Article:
NuStar moves up on best listNuStar Energy L.P. has announced that it ranked No. 15 on the 15th annual “100 Best Companies to Work For” list, which will appear in the Feb. 6 issue of Fortune. NuStar, which has made the list for four years in a row, moved up 15 places from last year when the company was ranked No. 30.
NuStar Energy L.P. has announced that it ranked No. 15 on the 15th annual “100 Best Companies to Work For” list, which will appear in the Feb. 6 issue of Fortune. NuStar, which has made the list for four years in a row, moved up 15 places from last year when the company was ranked No. 30.
On Fortune’s website, NuStar is highlighted for paying 100 percent of employees’ health care premiums, having a no-layoff policy, and matching 401(k) contributions up to 6 percent of pay. There is also a write-up about NuStar in the site’s Best Perks section, as the company was listed among 14 companies with the best health care benefits.
Some of the considerations in NuStar’s selection for this honor include the company’s employee benefits plan, which has been rated the best in its industry by Hewitt Associates; its reward and recognition programs; commitment to volunteerism and charitable giving; and special corporate culture.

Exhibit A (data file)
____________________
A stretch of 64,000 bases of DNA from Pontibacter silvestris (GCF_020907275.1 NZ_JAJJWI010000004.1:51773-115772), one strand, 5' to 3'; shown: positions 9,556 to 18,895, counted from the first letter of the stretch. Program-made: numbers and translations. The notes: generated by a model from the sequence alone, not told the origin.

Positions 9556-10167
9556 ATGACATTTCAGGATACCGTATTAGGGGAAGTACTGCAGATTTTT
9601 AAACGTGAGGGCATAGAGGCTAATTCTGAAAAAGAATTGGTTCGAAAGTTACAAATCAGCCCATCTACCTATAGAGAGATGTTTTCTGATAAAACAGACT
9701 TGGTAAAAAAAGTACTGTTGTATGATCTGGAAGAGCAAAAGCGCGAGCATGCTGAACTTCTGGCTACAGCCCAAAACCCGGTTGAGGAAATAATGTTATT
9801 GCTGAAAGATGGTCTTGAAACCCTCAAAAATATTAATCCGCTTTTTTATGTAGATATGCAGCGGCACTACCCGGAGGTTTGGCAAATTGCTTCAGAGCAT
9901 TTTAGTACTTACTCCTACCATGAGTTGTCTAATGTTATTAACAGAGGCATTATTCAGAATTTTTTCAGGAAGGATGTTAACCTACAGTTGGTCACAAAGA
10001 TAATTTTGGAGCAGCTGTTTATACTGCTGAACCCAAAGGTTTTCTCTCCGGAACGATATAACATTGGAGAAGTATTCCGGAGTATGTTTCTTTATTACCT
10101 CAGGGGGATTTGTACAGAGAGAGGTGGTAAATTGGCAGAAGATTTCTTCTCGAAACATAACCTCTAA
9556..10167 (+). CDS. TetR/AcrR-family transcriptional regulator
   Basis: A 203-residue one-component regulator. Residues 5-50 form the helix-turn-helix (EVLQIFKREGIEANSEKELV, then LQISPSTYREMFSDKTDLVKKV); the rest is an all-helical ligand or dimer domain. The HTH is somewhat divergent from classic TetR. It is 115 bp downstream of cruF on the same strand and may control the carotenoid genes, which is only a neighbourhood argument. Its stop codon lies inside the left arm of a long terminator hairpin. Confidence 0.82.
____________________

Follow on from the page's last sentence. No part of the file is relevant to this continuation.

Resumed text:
To pick the 100 Best Companies to Work For, Fortune partners with the Great Place to Work Institute to conduct the most extensive employee survey in corporate America; 280 firms participated in this year’s survey. More than 246,000 employees at those companies responded to a survey created by the institute, a global research and consulting firm operating in 45 countries around the world.
Two-thirds of a company’s score is based on the results of the institute’s Trust Index survey, which is sent to a random sample of employees from each company. The survey asks questions related to their attitudes about management’s credibility, job satisfaction and camaraderie. The other third is based on responses to the institute’s Culture Audit, which includes detailed questions about pay and benefit programs and a series of open-ended questions about hiring practices, methods of internal communication, training, recognition programs and diversity efforts. After evaluations are completed, if news about a company comes to light that may significantly damage employees’ faith in management, it can be excluded from the list.
Any company that is at least five years old and has more than 1,000 U.S. employees is eligible.